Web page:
Secondary breakdown of the power supply transistor due to leakage inductance in its output circuit is prevented despite the use of a capacitive time delay circuit coupled to the input of the control signal generator. The control signal comprises a square wave coupled to the input of the power supply transformer. Even if the square wave tends to degenerate due to gradual turn off of the control signal generator, a waveform shaping circuit coupled between the generator and the power transistor input provides a sharp square wave signal. The waveform shaping circuit includes a first gate connected in series between the generator and the transistor, and a feedback gate connected from the output to the input of the first gate to provide abrupt operation.

The control circuit includes a power supply circuit avoiding the need for a power supply transformer, and including a rectifier circuit for developing a first DC potential for operation of the valve operating circuit. A voltage divider connected to the rectifier circuit provides other DC potentials for operating other parts of the control circuit. An amplifier gate connected between the control circuit generator and the valve operating circuit is part of the voltage divider and provides a regulated voltage for operation of gates incorporated in the control circuit.

The ignition circuit includes a unijunction transistor having a charging circuit serving to operate the unijunction transistor and thereby gate the ignition circuit to provide sparks at the spark electrodes. The charging circuit is supplied directly with an output from a gate controlled by the flame probe circuit for interrupting ignition in the presence of flame.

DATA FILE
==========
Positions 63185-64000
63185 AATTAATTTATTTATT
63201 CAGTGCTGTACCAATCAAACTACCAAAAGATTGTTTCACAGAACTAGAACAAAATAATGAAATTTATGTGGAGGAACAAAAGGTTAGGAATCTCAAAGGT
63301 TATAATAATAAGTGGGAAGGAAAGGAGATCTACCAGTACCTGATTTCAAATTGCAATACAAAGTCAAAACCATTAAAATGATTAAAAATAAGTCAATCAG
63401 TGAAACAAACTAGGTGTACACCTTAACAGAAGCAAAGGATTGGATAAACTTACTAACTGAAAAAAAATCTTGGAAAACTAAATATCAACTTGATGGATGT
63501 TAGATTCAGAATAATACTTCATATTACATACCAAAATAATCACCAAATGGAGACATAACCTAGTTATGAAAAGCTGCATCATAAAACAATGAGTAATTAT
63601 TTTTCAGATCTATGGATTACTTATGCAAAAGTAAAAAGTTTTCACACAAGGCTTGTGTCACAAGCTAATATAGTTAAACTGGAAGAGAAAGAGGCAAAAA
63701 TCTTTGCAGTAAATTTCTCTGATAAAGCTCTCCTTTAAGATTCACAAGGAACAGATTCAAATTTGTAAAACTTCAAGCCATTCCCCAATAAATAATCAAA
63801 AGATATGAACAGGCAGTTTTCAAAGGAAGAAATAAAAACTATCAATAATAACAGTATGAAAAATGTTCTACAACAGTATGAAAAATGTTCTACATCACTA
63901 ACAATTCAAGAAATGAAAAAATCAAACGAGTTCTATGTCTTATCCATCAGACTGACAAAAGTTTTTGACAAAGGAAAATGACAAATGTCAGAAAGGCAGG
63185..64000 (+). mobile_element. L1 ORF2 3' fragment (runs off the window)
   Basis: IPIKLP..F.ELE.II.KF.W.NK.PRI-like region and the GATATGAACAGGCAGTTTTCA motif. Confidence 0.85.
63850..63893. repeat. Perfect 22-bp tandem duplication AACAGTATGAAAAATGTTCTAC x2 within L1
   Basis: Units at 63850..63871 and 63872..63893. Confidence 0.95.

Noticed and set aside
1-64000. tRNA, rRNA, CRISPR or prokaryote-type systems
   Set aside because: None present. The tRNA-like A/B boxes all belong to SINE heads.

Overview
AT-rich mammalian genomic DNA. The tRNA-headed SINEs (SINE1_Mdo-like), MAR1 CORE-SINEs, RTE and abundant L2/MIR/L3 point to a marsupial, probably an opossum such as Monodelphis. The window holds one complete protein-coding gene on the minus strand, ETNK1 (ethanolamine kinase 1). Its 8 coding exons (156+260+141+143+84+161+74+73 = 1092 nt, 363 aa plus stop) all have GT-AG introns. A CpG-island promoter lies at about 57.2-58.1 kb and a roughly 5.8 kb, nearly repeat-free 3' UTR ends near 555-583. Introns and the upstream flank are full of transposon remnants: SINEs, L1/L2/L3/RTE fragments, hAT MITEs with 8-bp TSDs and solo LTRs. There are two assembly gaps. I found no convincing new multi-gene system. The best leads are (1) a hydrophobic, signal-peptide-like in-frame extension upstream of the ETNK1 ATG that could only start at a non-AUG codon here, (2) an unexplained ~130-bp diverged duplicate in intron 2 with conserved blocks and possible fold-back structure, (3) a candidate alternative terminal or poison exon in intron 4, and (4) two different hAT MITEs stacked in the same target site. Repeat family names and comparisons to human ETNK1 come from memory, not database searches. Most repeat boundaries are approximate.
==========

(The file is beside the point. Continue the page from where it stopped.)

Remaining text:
The present invention together with the above and other objects and advantages thereof may be best understood from the following detailed description of the embodiment of the invention shown in the accompanying drawing.

The single FIGURE of the drawing is a schematic and diagrammatic illustration of a fuel burner system including a control circuit constructed in accordance with the present invention.

Having reference now to the accompanying drawing, there is illustrated a fuel burner control circuit constructed in accordance with the principles of the present invention and designated as a whole by the reference numeral 10. The circuit 10 in the illustrated arrangement is associated with a fuel burner installation including a gas oven burner 12 supplied with fuel by a normally closed, electrically operated gas valve 14 connected by a conduit 16 with a source of gas fuel under pressure. While the present invention is illustrated in connection with a gas oven burner 12, principles of the present invention are applicable to burner installations of other types. For example, the circuit could be associated with a burner system wherein a pilot light is controlled by the control circuit 10 and is in turn used to ignite a main burner. In addition, features of the circuit 10 could be used in connection with burners other than oven burners and with burners using fuel other than gas.

In general, the control circuit 10 includes a power supply section generally designated as 18 for providing operating potentials for the circuit 10, and an initiation circuit generally designated as 20 for initiating operation of the burner 12. A control signal generating circuit generally designated as 22 provides a control signal in response to operation of the initiation circuit 20 for operating a valve operating circuit generally designated as 24 in order to open the valve 14. An amplifier and wave shaping or rise and fall time control circuit generally designated as 26 interconnects the control signal generating circuit 22 and the valve operating circuit 24.